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Archive for June 2011

NATO submarine rescue exercise to include Russian vessel ;

June 30, 2011 - AT SEA

The NATO submarine rescue maneuvers called Exercise Bold Monarch II begin on May 30 off the coast of Spain. This year, for the first time, Russia will participate in maneuvers described as the world’s largest submarine rescue exercise. Russia holds a non-wartime record: 118 Russian submariners perished after the nuclear Kursk sank in the Arctic in Aug 2000. Held every three years, Bold Monarch involves submarines, ships, aircraft and 2,000 personnel from NATO and non-NATO countries.

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African Union leaders meet for 17th Ordinary Summit

June 29, 2011 - EQUATORIAL GUINEA

Anxiety could be high at the June summit of the 54-nation African Union: revolution is in the air, and risk is high for the host country, among other AU members. The 54-nation bloc has to choose responses carefully: praise for pro-democracy uprisings could encourage them, while a blind eye to leaders who won’t step down could be construed as tacit support for tyranny – or AU powerlessness. Libya, a founding member of the organization modeled on the European Union, is a case in point. Other main AU issues are the strife in Cote D’Ivoire and security in southern Sudan. The full AU summit takes place in a city built especially for the occasion near the capital, Malabo. It will be preceded by six days of meetings.

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Kazakhstan hosts Organization of Islamic Conference foreign ministers

June 28, 2011 - ASTANA

An over-full agenda awaits the 38th Session of the Organization of Islamic Conference Foreign Ministers. A big challenge is finding a unified stance on the uprisings spreading across many OIC member countries. The ministers also need to decide on a new date for the 57th OIC Summit. Set for Egypt, it was postponed because of the January uprising. Libya, Pakistan and Somalia remain top OIC concerns, and the organization’s efforts to bring the Taliban in Afghanistan to the table continue. The establishment of an OIC human rights commission is high on the agenda.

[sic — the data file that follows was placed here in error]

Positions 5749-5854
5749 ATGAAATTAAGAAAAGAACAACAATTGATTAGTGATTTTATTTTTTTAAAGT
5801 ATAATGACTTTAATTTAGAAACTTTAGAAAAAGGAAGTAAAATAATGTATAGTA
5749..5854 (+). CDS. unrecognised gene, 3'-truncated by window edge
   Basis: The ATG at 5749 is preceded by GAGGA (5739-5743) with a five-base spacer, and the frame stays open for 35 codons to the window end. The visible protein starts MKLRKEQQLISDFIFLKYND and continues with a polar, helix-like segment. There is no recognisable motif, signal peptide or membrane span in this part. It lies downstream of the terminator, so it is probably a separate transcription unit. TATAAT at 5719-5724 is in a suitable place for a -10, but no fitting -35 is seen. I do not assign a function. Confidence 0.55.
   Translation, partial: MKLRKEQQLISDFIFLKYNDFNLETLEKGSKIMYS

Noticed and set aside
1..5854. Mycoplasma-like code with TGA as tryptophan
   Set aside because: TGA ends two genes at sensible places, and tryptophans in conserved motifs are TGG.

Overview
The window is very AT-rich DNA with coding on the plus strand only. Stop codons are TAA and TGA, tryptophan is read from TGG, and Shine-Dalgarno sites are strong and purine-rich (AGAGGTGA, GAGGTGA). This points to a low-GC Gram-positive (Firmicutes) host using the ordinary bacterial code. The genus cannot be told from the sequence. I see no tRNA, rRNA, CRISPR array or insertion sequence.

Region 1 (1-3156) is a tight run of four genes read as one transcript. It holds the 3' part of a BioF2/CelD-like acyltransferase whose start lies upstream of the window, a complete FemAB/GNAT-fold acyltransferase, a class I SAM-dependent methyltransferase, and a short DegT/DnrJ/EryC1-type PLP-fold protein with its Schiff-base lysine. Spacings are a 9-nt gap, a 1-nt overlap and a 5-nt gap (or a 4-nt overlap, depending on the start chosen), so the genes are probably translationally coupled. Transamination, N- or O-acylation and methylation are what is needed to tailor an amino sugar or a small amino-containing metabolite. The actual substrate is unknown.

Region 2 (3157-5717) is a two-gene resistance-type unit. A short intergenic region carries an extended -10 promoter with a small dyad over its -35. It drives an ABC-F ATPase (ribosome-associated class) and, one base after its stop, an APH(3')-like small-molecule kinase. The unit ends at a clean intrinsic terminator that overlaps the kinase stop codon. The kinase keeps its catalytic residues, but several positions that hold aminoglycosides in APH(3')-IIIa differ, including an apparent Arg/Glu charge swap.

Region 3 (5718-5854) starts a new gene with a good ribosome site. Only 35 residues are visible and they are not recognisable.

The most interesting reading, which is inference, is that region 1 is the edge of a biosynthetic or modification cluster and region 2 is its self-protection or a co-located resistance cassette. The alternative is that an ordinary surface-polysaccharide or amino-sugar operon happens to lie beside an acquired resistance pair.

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Christie’s auctions Thatcher handbag for celebrity charity ;

June 27, 2011 - LONDON

Christie’s auctions the handbag famously wielded by Margaret Thatcher as a symbol of her authority, as a portfolio for state papers and to silence dissent during her 11 years as British prime minister. It is expected to fetch some UK £100,000 (US $167,000) because of its historic significance during the Cold War. The auction represents an intended or unintended promotion for a movie about the so-called Iron Lady, which is due for release in late 2011.The term “handbagging” entered the political lexicon as a reference to her manner of disciplining errant Tory backbenchers and ministers during her years in Downing Street, according to the Guardian newspaper. She carried the black Asprey bag on many state trips, and it was with her during the Cold War negotiations with Soviet leader Mikhail Gorbachev and United States president Ronald Reagan.

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Britain plans big show for Armed Forces Day

June 27, 2011 - SCOTLAND

Edinburgh hosts the main celebration for Armed Forces Day in 2011. The drastic cuts planned for Britain’s defense budget could cast a pall over the military parade and fly-pasts, planned as the most spectacular since the special day was introduced. British Prime Minister David Cameron, Scottish First Minister Alex Salmond, senior members of the Royal family and army VIPs are expected at the Edinburgh events, and the day will be celebrated throughout Britain. IndyMedia flagged the 2010 Armed Forces Day parade for demonstrations against militarism, and can be expected to flag the 2011 parade for demonstrations.